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2007-08-10 17:40:00

Mortgage Market Armageddon

John and Patti MazzaraLenders are closing their doors left and right. Over 100 national wholesale lenders have gone out of business since the first of the year. Foreclosures are the topic du jour. What's happening out there? Jim Cramer from CNBC's Mad Money recently had a rather emotional assessment on national TV just days ago. You can search for it on the Internet. Is somebody at fault? Why is this happening? What are the repercussions?

Patti Mazzara, Vice President of Minnesota mortgage broker Venture Development Inc.,  states, "The mortgage market is in trouble. There are many reasons why we are in the current crisis situation that presents itself today. While many would like to blame the banks and brokers for the crisis, they are failing to focus on the borrower and their responsibility in the loan process. Nobody put a gun to the head of the borrowers as they possibly intentionally overstated income on certain loan products."

Unfortunately, over zealous legislation by various states has sought to solve the problem by creating laws that remove certain types of financing. The states are trying to legislate the free market system of supply and demand. If certain loan products have higher default rate, the investors will eventually not buy them. If no one will buy the loan, it won't be created. Instead, the State of Minnesota and other states have removed the ability of borrowers to get "No Documentation" and "Low Documentation" loans. There is a book call 1984 by George Orwell where "Big Brother" decides what is allowed by society. The new State of Minnesota mandated mortgage legislation reminds me of this. John Stossel produced a DVD called "The Blame Game: Are We a Country of Victims?" that I would highly recommend the legislature view before making any more laws that will hurt consumers rather than help.

There are over 34,000 homes available for sale within the Twin Cities real estate market. Any legislation that removes a potential buyer from the market because he can no longer obtain financing due to state legislation is WRONG. The real estate market is dependent on first time buyers starting the "domino" effect in the housing market. Many first time buyers have no credit, limited credit, or blemished credit. These first-time buyers now have limited access to mortgage products because of the new legislation that affects subprime lending.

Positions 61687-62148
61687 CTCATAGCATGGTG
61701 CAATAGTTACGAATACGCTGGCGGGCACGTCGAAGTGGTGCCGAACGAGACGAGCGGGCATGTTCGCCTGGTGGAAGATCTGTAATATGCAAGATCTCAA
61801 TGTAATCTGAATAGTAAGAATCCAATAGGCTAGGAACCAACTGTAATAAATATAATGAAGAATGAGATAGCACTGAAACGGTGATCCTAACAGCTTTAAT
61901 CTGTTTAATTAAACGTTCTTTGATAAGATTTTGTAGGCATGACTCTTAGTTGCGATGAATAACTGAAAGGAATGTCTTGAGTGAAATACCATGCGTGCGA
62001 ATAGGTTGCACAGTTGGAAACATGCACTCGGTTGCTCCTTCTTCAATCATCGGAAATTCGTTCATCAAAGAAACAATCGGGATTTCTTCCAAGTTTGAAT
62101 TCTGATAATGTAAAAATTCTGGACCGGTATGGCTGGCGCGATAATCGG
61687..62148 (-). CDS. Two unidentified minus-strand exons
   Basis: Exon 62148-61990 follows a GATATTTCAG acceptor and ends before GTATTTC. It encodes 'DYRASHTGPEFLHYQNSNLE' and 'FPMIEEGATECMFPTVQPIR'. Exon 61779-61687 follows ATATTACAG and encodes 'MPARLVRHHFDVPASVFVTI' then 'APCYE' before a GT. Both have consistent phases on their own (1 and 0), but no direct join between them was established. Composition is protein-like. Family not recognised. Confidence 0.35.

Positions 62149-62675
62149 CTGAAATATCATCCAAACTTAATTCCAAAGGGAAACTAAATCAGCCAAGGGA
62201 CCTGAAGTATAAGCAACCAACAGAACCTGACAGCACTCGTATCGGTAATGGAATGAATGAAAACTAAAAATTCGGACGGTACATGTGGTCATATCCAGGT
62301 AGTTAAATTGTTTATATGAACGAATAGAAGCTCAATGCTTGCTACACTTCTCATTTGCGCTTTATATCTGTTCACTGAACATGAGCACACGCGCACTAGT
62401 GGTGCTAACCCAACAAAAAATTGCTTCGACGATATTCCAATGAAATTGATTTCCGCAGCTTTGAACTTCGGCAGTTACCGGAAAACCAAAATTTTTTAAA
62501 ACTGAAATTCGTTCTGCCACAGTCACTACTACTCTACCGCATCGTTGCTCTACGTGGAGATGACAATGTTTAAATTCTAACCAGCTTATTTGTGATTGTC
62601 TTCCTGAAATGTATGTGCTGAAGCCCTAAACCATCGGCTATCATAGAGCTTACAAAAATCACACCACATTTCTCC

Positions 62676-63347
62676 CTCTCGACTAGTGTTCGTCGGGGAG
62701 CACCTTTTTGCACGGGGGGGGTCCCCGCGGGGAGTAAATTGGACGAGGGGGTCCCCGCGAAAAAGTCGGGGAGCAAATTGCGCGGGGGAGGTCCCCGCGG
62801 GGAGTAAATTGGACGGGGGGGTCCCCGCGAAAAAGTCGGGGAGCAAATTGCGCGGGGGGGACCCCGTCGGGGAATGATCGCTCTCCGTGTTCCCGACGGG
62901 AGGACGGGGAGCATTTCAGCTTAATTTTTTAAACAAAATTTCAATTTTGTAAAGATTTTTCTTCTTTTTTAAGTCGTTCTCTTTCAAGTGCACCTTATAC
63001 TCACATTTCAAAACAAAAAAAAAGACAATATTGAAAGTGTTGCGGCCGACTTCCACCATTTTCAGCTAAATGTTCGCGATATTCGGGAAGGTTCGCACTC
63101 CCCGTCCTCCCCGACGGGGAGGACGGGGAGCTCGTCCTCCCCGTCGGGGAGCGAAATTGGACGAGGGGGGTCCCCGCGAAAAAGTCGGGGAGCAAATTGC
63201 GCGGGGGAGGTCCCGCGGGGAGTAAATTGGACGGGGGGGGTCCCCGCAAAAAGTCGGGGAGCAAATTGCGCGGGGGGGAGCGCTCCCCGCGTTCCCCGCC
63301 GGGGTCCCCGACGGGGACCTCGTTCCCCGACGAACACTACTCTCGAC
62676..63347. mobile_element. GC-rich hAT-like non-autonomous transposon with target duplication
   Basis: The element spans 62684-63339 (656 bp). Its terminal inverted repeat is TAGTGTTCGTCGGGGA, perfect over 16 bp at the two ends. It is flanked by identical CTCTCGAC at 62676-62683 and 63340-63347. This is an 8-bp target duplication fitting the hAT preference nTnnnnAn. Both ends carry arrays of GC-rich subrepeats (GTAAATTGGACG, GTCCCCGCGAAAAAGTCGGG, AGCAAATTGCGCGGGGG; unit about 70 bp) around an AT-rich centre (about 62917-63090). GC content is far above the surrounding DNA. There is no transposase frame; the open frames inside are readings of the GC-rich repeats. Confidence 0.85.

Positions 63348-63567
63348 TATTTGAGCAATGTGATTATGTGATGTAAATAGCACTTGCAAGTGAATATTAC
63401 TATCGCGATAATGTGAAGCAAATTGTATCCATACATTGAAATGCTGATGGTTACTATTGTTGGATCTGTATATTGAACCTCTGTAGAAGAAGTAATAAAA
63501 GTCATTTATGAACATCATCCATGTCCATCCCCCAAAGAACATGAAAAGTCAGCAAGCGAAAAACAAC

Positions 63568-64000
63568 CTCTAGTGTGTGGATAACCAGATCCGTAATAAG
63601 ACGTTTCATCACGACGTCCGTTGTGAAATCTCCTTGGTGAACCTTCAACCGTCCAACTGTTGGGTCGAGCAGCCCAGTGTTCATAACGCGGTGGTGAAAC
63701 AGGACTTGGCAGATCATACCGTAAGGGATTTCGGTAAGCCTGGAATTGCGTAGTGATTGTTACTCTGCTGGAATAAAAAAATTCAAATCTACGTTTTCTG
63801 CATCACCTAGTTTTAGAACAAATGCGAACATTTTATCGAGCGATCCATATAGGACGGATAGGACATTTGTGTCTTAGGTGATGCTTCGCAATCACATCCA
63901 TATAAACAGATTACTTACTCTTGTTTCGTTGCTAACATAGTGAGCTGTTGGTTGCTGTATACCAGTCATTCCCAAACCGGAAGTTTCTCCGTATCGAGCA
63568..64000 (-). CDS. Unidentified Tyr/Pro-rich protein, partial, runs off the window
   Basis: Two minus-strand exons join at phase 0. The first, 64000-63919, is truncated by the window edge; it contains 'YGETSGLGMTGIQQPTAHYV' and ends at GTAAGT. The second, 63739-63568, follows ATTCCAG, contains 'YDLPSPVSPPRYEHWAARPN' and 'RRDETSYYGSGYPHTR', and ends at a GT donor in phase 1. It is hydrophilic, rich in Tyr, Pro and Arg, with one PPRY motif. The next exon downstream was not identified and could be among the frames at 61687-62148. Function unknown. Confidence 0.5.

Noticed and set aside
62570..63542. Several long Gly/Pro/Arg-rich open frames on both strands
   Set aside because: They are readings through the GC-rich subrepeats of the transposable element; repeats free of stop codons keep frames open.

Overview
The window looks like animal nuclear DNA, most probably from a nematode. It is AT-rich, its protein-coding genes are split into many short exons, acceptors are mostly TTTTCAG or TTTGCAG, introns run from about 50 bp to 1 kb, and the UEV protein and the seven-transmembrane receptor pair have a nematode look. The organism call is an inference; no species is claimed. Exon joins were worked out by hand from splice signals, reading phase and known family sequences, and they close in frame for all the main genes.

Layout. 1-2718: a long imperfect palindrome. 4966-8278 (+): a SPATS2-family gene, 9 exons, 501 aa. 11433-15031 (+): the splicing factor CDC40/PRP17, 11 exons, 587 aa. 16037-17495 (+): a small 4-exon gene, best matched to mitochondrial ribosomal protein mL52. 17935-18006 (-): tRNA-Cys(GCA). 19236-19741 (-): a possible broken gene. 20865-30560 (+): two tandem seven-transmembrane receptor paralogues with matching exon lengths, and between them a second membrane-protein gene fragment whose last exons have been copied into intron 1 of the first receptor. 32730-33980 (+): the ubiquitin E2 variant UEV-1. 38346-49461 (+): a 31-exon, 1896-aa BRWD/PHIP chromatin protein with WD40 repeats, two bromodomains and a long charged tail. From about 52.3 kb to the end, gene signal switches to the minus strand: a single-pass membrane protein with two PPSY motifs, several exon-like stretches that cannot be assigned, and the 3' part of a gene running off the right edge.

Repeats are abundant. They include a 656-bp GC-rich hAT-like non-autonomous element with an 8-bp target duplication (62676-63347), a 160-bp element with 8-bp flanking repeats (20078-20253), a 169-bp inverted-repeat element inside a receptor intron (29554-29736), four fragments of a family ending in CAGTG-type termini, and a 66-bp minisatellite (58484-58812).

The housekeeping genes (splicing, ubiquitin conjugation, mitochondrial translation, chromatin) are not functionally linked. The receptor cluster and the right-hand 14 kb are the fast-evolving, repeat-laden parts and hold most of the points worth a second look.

Subprime lending is not predatory lending Yet it is often assumed incorrectly that the two must go hand in hand. Predatory lending is wrong. It is illegal and always has been. Subprime lending fills the niche for borrowers who are unable to get a traditional "A Paper" loan because of income, job, credit, or all of these reasons. Some areas where foreclosures have been most abundant may not be attractive to the most credit worthy buyers. By removing mortgage products from the market that could have served borrowers more likely to purchase within those areas, legislators are actually making the foreclosure situation worse.

What's the solution? Let the free markets work like free markets. Have fairness among mortgage laws that apply to all lenders. Did you know that federally chartered banks are exempt from state mortgage laws? That means the laws don't apply to everyone producing loans within a state. Is the consumer benefiting from a two-tier system? How can consumers benefit when they are now given less choice and less competition? Who really benefits from these new laws? Who have you heard the least amount of criticism or complaints from? This current situation is wrong.

(John Mazzara is a broker associate with RE/MAX Associates Plus, Edina, Minnesota. John has been successfully selling homes since 1986. He is also President of Venture Development, Inc.)

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